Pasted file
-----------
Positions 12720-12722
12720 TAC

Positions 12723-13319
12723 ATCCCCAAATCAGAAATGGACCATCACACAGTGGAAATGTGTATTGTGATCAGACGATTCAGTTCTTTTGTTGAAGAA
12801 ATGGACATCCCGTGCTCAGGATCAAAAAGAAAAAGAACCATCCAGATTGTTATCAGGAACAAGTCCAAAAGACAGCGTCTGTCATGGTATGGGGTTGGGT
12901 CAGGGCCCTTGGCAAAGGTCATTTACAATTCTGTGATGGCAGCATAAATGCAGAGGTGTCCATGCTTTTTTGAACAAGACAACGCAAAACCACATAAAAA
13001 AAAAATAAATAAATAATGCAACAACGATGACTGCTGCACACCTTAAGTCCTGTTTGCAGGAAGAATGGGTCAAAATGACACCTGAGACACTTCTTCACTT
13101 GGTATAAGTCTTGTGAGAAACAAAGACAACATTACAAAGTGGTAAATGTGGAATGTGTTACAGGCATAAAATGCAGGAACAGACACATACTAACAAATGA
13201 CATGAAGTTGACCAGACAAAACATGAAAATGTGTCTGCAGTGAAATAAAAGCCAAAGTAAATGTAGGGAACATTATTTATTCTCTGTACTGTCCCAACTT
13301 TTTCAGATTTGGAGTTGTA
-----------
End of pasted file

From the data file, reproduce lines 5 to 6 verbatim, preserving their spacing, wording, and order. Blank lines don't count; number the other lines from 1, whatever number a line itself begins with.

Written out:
12801 ATGGACATCCCGTGCTCAGGATCAAAAAGAAAAAGAACCATCCAGATTGTTATCAGGAACAAGTCCAAAAGACAGCGTCTGTCATGGTATGGGGTTGGGT
12901 CAGGGCCCTTGGCAAAGGTCATTTACAATTCTGTGATGGCAGCATAAATGCAGAGGTGTCCATGCTTTTTTGAACAAGACAACGCAAAACCACATAAAAA